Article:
Susan Reff: I had a really emotionally tough case with a client and it was all about the kids. And we ended up having to prepare everything for trial on just the custody issues. The money was not was all settled and we settled in the courtroom like right before the trial started. And so then we had to, you know, just make a record of what our settlement agreement was. And we walked out and my thought was, you got what you wanted. Great. It’s done because she did get what she wanted, that he he ultimately agreed to it. And you know, we’re out in the hallway and I, you know, we’re walking out and I turned and I looked at her and she’s crying and I know she wanted the

Tracy Hightower-Henne: Divorce, she said, crying, yes, not happy tears.

Susan Reff: And and I it, you know, it took me a second and I said, You know, Oh, I’m really sorry. And she said, I just never thought when I got married, I would get divorced. It wasn’t that she didn’t want to be divorced, like she didn’t see that it wasn’t. She knew it wasn’t working anymore and things like that. But she thought, I can’t believe after getting married, you know, and having a life with this person that I ended up having to go through this process. So I think for her, it was just that like she felt like kind of like a failure to

Tracy Hightower-Henne: Hit her, and she wasn’t expecting that feeling right then. I think that that brings up a really interesting point to like, you may have a final hearing where you know, it’s final. We’ve prepared the decree. We’re bringing it to the judge to sign. But when we have a trial, it’s super unlikely it’s final on that day. Right. Because if we’re presenting eight hours of testimony and exhibits, the judge is often going to do what is called take it under advisement and he, he or she may require us to write briefs and present, you know, closing arguments in writing. And they may then take months to decide. And you’re still married the whole time. Yes. And you know, when we have a settlement, we often have clients who like they want to know what day the decree gets signed so that they can have a celebration of their divorce date. And when a judge is ultimately making a decision, that’s some of the control that you give up. Is the timing too?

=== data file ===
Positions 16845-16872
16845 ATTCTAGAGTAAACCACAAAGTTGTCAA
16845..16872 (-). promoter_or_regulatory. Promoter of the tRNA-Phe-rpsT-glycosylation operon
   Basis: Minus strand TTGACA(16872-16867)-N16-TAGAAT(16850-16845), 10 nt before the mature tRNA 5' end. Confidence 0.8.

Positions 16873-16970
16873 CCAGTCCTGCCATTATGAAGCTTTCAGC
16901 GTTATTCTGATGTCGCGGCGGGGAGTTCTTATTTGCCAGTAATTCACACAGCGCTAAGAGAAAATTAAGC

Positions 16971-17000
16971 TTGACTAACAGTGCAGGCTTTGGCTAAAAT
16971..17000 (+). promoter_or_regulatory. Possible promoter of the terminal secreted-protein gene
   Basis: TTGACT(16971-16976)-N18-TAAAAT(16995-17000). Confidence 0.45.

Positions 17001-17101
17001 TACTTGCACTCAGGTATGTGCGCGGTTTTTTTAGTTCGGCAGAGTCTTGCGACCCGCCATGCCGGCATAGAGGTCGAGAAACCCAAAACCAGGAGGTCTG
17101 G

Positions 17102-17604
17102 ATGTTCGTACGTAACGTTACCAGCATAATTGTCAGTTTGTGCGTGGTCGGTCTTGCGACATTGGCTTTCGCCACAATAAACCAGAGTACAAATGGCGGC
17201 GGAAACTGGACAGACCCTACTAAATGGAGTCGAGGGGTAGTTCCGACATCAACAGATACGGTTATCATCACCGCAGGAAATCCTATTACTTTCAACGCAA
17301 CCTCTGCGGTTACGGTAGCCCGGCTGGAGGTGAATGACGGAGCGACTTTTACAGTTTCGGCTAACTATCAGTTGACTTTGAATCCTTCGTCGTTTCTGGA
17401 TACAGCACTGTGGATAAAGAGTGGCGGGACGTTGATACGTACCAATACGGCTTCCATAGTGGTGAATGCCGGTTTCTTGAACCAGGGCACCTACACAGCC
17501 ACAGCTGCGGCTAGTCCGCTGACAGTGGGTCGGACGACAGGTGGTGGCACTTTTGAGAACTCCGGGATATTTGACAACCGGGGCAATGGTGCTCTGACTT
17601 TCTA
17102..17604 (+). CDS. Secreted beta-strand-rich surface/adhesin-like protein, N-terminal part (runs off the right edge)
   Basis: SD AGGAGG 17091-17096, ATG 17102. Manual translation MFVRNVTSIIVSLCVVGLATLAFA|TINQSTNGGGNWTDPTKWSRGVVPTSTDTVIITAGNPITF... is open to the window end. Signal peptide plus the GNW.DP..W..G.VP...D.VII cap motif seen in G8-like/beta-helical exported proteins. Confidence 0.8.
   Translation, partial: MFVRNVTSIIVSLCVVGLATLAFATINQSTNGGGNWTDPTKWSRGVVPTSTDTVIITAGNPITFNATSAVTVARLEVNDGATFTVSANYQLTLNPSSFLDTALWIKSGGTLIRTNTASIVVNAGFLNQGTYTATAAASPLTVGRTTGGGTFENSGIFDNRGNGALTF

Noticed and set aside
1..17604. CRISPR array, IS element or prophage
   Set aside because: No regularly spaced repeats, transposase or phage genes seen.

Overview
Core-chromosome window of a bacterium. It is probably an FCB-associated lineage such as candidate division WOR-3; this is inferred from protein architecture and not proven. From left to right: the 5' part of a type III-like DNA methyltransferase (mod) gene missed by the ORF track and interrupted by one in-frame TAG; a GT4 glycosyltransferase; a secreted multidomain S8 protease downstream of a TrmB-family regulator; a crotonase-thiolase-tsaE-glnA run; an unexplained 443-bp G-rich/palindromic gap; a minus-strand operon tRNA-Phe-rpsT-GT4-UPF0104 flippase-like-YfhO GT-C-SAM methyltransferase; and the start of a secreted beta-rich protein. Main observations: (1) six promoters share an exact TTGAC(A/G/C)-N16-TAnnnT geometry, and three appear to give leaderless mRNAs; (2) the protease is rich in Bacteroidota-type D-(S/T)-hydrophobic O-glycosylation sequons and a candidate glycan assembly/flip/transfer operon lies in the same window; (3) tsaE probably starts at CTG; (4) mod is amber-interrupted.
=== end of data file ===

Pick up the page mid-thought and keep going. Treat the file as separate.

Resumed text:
Susan Reff: Absolutely. We and I and the other thing I think that we really have to keep in mind with clients to is even though we have a signed decree, whether it was a settlement or a trial, generally there’s more work to be done. So we have to work with the client and the other side to divide those accounts, whether their bank accounts, retirement accounts. We might have to sell a house we might have. Money sitting,

Tracy Hightower-Henne: We’re not selling the house, right,

Susan Reff: Right? The first sale by lawyer. Hey, yeah, that maybe that could be a side gig for us. Yeah.

Tracy Hightower-Henne: But it’s following up on all those things and like making sure if your client’s supposed to be paying money that they pay it on time because there’s usually a deadline and if they’re receiving the money that they receive it. Mm hmm. But by the due date

Susan Reff: And that they know that if there’s things that don’t really involve us, like they know what they’re supposed to do, like what documents need to be transferred and things like

Tracy Hightower-Henne: That. Yeah. And I mean, the other thing to to end with is that when a client gets divorced, we typically will recommend that they also review their estate plan. And that’s not part of the decree or the requirements there. But that’s a good thing to think about when you’re all done with your divorce is that your estate plan really should probably be redone or done because maybe you never did it

Susan Reff: Because now your financial picture is much different than it was before.

Tracy Hightower-Henne: Yeah, and now you get to have the independence of the ability to do all the things with your estate that you want to.

Susan Reff: That is great advice.

Tracy Hightower-Henne: Thanks. I won’t charge you anything.

Susan Reff: That one was free. Yeah.

Tracy Hightower-Henne: All right. So thank you for listening to our podcast today and this three part series about the divorce process. We talked about a lot of information, so check out our website for more information at our Law Omaha. And I’m Traci Hightower-Henne.

Susan Reff: And I’m Susan Reff. We’ll see you next time. Do do you have music or something?

Announcer: Thank you for listening to the lady lawyer League Podcast. Be sure to like and subscribe anywhere you get your podcasts, if you would like to learn More about our firm, Hightower-Reff Law, please visit our website at HR Law We’ll see you next week.